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About mcrowle

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  1. I too couldn't resist taking a few quick photos. Here's my favourites. Regards, Mike.
  2. mcrowle

    What a b"£$%y stupid hobby.

    It certainly can be frustrating at times, especially when you have new gear or techniques to try out! Reading this thread prompted me to look back over the last 6 months, which have seemed particularly cloudy: Oct '17: 2 deep sky sessions; Nov '17: 3 Dec '17: 2 Jan '18: 0 (boo) Feb '18: 8 (wow) Mar '18: 2 At a guess, I'd normally expect about 3 imaging nights per month, so maybe the last few months were not so bad! By the way, although I did no deep sky imaging in January I was away for an aurora-photography trip a week around New Moon. Another thought, slightly off topic, following the discussions about PHD issues and Windows updates: am I the only dinosaur still manually guiding? I find it a great way to relax . Best regards, Mike.
  3. Ah, interesting - thanks, FLO! Not too bad here in Cornwall:
  4. Ok, this is useless information but I just located what was the Hotel Maritimo (from my 1996 & 7 stays) via Googlemaps: the name is still visible in Street view, but the map now labels the building as a funeral home!
  5. This could be useful thread for me too, as I'm in the early stages of looking at a trip to La Palma. I'm not a driver, so I've been looking at a guided trekking tour with Exodus (I've used them before for trips to Nepal, France, the Azores and Iceland). It's not cheap, but they use accommodation in different areas over the week, so I imagine at least some of those could suit dark sky viewing and photography. In any case there is one night of organised night sky viewing. However, it would not be my first trip to La Palma. I joined two thoroughly enjoyable tours there in 1996 and 1997, guided by Dr Peter Cattermole. Not surprising, there were geological as well as astronomical themes. As well as having a guided tour of the William Herschel and Isaac Newton telescopes, we were fortunate enough to be in La Palma while Comet Hyakutake was at it's best . Along with a few others, I photographed it from the roof of the Hotel Maritimo in Santa Cruz. The second tour, in 1997 coincided with Hale Bopp, but it was past its best by then. Regards, Mike
  6. Ah, posted at the some moment, Ruud
  7. Hi Oto, You won't damage your eyes looking at the Moon without a filter, but it will make it more comfortable to view (especially at low magnification). Regards, Mike.
  8. Many thanks, all, for the kind comments! Best regards, Mike.
  9. Thanks for viewing! Regards, Mike.
  10. I did capture some aurora on 10 Jan, but it barely showed through high cloud; the next night was entirely lost to low cloud, so the last display for me was on 12 Jan:
  11. 9 Jan was partly cloudy, but there was still some activity:
  12. The second night (8 Jan) was the best by far. While outside in the evening I photographed a broad wash of green all over the sky, but the most impressive structure appeared only later as I was about to go to bed. In addition to my original post in this thread, I captured the following:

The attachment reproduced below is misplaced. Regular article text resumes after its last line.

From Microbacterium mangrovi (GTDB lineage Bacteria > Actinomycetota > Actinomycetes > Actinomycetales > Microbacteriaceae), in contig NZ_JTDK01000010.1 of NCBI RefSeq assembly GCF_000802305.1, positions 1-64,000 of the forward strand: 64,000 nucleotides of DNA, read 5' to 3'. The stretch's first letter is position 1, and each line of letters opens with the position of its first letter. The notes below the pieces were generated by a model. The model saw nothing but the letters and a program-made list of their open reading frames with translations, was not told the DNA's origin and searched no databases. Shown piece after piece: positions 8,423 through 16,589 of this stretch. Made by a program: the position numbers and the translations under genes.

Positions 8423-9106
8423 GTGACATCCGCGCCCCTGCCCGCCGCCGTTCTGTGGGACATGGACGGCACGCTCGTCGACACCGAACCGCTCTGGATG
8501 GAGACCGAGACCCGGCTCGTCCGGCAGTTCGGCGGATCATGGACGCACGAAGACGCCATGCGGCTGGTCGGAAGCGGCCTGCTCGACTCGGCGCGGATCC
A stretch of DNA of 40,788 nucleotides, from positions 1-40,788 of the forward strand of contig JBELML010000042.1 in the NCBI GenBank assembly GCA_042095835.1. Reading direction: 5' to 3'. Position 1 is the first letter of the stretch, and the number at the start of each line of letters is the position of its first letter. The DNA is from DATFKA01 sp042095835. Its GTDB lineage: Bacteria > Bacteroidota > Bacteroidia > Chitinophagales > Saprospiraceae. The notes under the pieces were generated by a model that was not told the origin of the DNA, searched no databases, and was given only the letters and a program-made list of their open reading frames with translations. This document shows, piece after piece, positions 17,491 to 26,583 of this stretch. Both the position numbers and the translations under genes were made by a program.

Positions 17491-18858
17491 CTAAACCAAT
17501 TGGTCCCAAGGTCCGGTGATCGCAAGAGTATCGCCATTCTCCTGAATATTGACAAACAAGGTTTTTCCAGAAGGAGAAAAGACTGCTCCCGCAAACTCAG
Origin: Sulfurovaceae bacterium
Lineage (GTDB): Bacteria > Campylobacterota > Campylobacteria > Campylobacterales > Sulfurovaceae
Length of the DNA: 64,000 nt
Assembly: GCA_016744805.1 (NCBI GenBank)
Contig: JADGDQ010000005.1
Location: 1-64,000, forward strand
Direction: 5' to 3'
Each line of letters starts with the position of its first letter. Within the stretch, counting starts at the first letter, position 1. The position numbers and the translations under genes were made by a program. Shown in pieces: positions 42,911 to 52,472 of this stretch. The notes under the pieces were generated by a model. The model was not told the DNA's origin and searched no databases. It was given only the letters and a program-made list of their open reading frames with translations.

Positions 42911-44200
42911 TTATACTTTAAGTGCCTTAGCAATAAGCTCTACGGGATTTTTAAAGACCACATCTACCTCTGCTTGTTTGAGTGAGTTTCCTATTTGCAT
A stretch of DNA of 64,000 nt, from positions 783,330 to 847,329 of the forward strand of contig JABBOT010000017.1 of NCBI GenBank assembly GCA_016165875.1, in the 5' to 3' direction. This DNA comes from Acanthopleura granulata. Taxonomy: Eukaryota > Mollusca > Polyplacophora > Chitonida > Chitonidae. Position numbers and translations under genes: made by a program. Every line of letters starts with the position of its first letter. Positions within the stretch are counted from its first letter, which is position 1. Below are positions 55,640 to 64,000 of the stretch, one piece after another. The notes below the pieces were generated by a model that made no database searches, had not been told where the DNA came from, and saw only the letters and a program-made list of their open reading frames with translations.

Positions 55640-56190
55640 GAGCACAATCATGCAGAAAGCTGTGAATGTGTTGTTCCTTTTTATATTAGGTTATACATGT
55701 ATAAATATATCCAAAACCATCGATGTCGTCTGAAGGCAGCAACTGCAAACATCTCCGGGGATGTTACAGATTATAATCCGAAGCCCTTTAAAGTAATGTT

13. No, I didn't try the rye porridge - perhaps next time, lol! I walked down amongst the trees, along the well-trodden snow-shoe paths, to escape the lights. The tour rep had suggested walking up the hill - but I didn't know where I could (and couldn't) walk that way to be honest, and I didn't try. My time-lapse was created pretty much by default - I was restricted by the window view during the chance viewing of the most active display, and I didn't move the tripod much while I took 6 Gb of images! If and when I post on Flickr I'll provide a link, if that's appropriate. In the meantime, some more images. From my first night (7 Jan), when the aurora was not very active but comprised a distinct pale green arc low towards the North:
  14. Thanks, Fozzie! Yes, the photo was actually taken from my room at the Saaga Hotel. Luckily I had looked out of the window just before getting into bed that night, and only then realised I could see the aurora from there! I proceeded to take about 6 Gb of images over the next 90 minutes as the display developed and until cloud moved in about 1:30am. I found it funny that I'd captured lesser displays while outside in all my cold weather gear, but there I was photographing this while in my pyjamas . By the way, if my room had been across the corridor the view would have been into the floodlit car park. I too spoke to others who had failed to see the aurora all week. I suspect either they did not try to get away from the artificial lights, or they hadn't been patient enough to wait for clouds to clear or for a display to develop. I'm in the process of working through the photos, and will post more shortly. I also have a time lapse of this display, though I'm not sure I can display that on SGL. Regards, Mike.
  15. Hi Sean, Thanks. I took a ski package with Inghams with the specific intention of watching for the Northern Lights - as I don't have an interest in Winter sports . It was a bit of a gamble, as I'd previously been to ski resorts only in the Summer for walking (and photography) and I didn't know to what extent I could get around. The answer was not as much as I hoped (I didn't realise the mapped paths were just for cross-country skiers). Still, I was able to explore to an extent (including via snow-shoes) and do plenty of landscape photography - while waiting for nightfall and possible aurorae. Incidentally I have joined so-called aurora tour groups in the past, but have found that the majority of fellow travellers have little interest in making the effort required to see the aurora. Best regards, Mike.

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